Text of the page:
Sometimes samples may turn a specific color when exposed to the LAL, which can cause interference with test results. For instance, some serine proteases may yield false positives, simply due to their color in solution.
The turbidimetric method measures either the time required for the reaction mixture to reach a predetermined absorbance or transmission level or the rate of turbidity development (2). It is an automated, modified extension of the gel-clot test. The modified LAL reagent is altered to contain a lower quantity of coagulogen, resulting in a turbid mixture unable to form a solid clot when exposed to endotoxin (12). The advantage of using the turbidimetric method over the simpler gel-clot method is that it gives a quantitative result, showing the level of endotoxin in the sample solution.
In this approach, an equal mixture of sample and reconstituted lysate should be incubated at 37 ± 1 ºC, and the turbidity or optical density (OD) of the mixture can be measured at each specified and validated wavelength continuously throughout the incubation period. The reaction time (i.e. ,the time required for the mixture to reach onset OD) is inversely proportional to the amount of endotoxin present. Therefore, by spiking the sample with known quantities of endotoxin in sterile water and creating a standard curve, the quantity of endotoxin present in the mixture can be calculated.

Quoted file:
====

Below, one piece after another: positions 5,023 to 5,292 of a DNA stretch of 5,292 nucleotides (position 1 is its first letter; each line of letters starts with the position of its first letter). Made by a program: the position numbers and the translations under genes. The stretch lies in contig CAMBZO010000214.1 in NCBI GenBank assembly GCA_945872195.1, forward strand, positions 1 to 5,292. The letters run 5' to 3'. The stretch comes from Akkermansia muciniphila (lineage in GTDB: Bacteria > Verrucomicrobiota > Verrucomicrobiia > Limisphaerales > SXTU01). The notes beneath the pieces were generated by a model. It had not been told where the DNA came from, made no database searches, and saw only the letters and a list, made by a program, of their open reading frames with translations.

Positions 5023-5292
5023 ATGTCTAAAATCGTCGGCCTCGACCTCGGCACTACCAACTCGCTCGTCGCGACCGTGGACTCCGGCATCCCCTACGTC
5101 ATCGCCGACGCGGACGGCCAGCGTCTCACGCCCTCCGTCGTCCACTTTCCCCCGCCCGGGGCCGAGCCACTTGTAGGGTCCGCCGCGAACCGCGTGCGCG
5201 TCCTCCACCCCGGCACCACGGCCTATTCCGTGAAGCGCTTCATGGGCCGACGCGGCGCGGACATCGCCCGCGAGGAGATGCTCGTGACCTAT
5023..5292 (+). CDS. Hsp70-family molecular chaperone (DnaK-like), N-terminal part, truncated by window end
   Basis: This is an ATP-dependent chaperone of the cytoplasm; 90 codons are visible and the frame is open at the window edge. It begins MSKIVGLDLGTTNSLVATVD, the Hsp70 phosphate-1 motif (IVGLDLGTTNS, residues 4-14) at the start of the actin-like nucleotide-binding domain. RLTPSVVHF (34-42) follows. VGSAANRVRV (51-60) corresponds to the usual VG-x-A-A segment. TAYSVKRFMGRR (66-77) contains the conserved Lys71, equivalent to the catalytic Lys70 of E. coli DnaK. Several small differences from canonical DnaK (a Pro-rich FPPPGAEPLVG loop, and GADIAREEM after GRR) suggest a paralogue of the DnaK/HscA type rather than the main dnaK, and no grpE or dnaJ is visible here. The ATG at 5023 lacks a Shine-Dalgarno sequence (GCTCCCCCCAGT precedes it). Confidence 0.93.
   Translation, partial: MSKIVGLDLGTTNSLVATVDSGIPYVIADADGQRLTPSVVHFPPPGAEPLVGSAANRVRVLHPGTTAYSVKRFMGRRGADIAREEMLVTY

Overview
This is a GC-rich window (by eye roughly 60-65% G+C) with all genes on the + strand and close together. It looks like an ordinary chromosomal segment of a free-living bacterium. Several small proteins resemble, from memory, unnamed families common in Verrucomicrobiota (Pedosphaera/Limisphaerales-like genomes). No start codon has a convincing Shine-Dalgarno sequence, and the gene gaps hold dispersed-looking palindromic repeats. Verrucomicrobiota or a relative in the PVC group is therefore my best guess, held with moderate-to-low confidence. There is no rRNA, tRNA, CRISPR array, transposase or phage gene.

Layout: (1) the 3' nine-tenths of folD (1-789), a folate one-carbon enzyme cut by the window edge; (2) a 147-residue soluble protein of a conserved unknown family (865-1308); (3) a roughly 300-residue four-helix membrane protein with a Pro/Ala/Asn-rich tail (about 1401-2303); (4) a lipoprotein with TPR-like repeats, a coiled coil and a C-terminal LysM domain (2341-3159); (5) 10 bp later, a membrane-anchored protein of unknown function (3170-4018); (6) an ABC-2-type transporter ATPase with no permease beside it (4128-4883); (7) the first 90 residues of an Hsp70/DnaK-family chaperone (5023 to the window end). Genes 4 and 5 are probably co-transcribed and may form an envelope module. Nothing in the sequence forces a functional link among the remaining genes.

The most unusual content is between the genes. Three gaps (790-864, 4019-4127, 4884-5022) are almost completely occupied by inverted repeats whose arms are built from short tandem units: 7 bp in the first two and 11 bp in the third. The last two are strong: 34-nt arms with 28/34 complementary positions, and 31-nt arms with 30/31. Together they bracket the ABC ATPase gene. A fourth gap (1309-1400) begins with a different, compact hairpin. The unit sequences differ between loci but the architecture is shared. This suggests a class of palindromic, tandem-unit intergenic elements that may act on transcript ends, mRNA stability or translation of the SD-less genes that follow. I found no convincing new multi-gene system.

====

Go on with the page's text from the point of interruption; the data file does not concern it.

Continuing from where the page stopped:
The end-point-turbidimetric method is performed in the same way as the end-point-chromogenic method. The result given by the turbidimetric method can be altered when testing blood, plasma, serum, and similar materials, but it is particularly sensitive to interference from suspended or turbid products, which can result in false positives.
All methods described in this article have been approved by Ph. Eur. 9.0 2.6.14, USP 40 <85>, and JP XVII 4.01. for medical devices, injectable materials, and the raw materials used to make them. Generally, one single endotoxin reagent should be used for each test, and endotoxin reagents from different manufacturers should not be mixed in any application.